Here is why there are so few international chains in health care services

There are six main reasons why there are so few truly international players, outside of dialysis. You first have to recognise that health care services are far more complex than manufacturing, and by far the most complex service industry. It, therefore, reflects local cultures and politics in a way which a car manufacturing plant simply doesn’t.

  1. Corruption  No health care service market is clean. Closest are probably single integrated payor provider models such as Clalit in Israel, followed by European NHS models, which are clean but often inefficient. Overtreatment is routine in Germany and the USA. But the scale of overtreatment and back-handers to doctors in markets such as Latam, the Middle East, India, China and SE Asia are so immense as to make it difficult for Western operators to play there. How do you compete in a market where hospital doctors are routinely incentivised by monthly and quarterly diagnostic test and drug prescription targets? Or in Ukraine or Africa where an MRI machine is primarily not a medical device but a vehicle to move millions of dollars illicitly? This is not to say that there aren’t clean operators such as Narayana in India. But it is very hard for an outsider to really gauge the scale of the problem. Even if the operator is clean, the payor and regulatory systems are likely to not be. International private medical insurers, the obvious police, are asleep at the wheel. They don’t measure quality and they don’t reward it.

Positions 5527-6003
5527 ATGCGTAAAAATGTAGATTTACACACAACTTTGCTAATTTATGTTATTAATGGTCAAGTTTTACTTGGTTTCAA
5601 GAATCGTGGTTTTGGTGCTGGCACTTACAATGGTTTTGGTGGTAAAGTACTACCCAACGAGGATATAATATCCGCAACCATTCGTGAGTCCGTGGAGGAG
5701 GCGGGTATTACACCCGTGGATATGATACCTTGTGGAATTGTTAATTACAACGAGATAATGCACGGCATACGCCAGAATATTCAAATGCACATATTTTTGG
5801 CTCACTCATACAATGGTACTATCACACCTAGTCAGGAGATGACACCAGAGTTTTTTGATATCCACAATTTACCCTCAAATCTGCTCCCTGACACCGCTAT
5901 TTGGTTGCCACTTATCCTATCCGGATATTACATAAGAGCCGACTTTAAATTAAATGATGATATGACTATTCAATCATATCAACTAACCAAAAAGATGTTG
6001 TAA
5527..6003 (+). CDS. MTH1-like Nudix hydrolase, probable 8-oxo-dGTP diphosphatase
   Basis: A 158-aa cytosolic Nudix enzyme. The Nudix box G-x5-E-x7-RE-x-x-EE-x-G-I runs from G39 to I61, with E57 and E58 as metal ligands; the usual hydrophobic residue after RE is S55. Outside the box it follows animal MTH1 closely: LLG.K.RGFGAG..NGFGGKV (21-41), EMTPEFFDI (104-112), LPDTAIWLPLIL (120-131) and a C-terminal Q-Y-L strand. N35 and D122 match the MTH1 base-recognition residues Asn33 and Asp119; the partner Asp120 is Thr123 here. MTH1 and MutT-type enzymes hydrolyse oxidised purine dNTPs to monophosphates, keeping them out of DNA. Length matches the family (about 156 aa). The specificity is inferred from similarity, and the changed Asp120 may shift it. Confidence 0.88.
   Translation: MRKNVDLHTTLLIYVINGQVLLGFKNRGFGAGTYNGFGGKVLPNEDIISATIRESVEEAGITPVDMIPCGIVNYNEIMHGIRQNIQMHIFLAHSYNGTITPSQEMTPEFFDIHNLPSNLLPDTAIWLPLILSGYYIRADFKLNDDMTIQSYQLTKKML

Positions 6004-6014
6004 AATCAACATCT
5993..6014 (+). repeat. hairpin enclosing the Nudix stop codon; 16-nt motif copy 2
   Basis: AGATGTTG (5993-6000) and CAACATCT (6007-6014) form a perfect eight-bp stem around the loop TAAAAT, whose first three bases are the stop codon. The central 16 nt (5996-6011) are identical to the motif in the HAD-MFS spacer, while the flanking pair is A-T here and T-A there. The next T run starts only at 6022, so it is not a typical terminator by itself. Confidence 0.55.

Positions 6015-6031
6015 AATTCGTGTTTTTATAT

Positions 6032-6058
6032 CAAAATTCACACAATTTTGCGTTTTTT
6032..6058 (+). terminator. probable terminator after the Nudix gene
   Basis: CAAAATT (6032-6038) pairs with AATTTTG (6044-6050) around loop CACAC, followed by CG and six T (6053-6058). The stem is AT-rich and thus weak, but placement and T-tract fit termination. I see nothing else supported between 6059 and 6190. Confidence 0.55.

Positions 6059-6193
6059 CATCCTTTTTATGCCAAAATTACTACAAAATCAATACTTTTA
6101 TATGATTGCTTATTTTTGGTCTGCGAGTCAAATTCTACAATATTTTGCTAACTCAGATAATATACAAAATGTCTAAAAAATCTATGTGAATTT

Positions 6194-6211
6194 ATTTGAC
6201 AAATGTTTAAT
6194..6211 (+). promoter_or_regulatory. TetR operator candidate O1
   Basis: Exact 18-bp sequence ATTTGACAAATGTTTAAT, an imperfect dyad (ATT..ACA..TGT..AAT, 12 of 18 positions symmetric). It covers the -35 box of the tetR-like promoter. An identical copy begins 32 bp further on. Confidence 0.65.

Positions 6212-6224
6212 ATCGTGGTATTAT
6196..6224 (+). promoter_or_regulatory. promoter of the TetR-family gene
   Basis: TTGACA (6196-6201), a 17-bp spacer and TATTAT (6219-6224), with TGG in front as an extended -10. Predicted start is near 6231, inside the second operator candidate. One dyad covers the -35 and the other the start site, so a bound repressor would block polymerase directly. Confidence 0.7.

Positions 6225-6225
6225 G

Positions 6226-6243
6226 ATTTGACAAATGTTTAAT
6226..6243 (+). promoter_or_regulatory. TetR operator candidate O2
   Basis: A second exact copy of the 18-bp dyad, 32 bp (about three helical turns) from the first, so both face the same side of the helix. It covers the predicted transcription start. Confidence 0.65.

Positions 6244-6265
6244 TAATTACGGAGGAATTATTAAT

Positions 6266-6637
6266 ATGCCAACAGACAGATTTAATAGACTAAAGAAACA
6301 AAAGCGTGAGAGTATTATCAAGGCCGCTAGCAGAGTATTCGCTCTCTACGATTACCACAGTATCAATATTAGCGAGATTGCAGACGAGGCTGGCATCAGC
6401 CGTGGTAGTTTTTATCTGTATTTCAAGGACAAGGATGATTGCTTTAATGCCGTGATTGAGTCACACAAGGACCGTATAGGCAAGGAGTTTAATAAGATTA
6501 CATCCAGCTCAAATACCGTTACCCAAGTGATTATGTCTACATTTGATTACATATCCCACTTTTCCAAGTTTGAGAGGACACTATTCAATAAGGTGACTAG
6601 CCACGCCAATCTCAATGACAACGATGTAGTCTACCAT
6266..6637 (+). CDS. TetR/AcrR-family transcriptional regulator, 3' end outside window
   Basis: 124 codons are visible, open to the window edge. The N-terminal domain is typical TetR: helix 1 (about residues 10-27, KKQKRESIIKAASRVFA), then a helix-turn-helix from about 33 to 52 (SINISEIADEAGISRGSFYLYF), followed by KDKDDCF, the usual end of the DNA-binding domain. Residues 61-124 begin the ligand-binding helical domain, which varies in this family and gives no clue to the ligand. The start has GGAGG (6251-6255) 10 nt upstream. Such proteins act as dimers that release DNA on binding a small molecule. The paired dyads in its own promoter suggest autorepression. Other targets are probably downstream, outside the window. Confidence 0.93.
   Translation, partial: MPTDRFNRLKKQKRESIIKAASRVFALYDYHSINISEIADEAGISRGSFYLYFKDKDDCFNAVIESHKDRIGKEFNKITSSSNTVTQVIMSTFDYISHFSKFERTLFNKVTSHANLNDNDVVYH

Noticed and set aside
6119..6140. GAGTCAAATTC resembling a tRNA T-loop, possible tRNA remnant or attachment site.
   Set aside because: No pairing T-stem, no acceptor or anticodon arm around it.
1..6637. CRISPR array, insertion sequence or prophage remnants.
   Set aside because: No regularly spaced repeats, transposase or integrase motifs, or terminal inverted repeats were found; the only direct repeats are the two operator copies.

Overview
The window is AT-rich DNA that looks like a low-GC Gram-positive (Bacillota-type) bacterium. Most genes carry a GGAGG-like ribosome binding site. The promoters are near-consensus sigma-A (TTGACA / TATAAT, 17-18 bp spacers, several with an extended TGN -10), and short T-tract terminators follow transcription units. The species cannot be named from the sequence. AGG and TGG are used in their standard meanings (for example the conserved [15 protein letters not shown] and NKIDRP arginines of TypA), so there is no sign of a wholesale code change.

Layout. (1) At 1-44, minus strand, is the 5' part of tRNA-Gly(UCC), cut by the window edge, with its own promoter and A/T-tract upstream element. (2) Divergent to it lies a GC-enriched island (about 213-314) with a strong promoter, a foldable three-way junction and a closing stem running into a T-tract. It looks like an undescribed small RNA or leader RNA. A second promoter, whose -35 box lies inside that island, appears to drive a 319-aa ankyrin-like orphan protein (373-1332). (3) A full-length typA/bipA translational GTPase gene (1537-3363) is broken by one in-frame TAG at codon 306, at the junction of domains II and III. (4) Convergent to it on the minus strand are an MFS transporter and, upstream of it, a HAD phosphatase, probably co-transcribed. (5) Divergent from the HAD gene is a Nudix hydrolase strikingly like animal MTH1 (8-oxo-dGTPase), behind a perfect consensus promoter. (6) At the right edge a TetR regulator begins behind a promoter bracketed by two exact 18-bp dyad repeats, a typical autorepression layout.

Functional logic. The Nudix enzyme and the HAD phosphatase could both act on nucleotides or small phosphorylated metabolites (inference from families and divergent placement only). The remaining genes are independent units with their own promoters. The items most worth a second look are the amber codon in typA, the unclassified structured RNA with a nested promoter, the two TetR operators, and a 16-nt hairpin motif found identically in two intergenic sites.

2. Local influence Tied to corruption is the fact that local operators tend to be influential families, most of whom do not see why they should relinquish control or sell to foreigners. Any change of ownership is likely to drastically tilt the tables against the new owners. For instance, they won’t win licences.
  3. Foreign currency risk This adds a huge extra risk in countries like Turkey, Russia or Argentina.
  4. Lack of genuine international investors PE funds are regional players who invest locally. Latin American funds invest in Latam, SE Asian in SE Asia, Europe in Europe. Operators tend to stay within these geographies.
  5. Health care services are “a safe investment” The main attraction for investors of health care services is that it is low risk and recession resistant. So it tends to attract conservative investors who have little appetite for risk. Management teams tend to reflect this culture.
  6. Ridiculous multiples Western operators remain on half the EBITDA multiples of many Emerging Market players. Even if they wanted to buy, European and US operators would face huge dilution.

There is no shortage of Western operators who have tried investing in emerging markets. Some, such as South African group Mediclinic with the Al Noor hospital in the GCC, have had the guts to stick it out and not compromise. Others have pulled out, having lost tens of millions. Or they simply freeze investments.  They don’t generally talk about it. In fact, corruption is a taboo subject in our world. But it is a huge impediment. Wastage levels even in Singapore are around 20%, higher in Florida and off the Richter scale in China.

We would welcome your thoughts on this story. Email your views to Max Hotopf or call 0207 183 3779.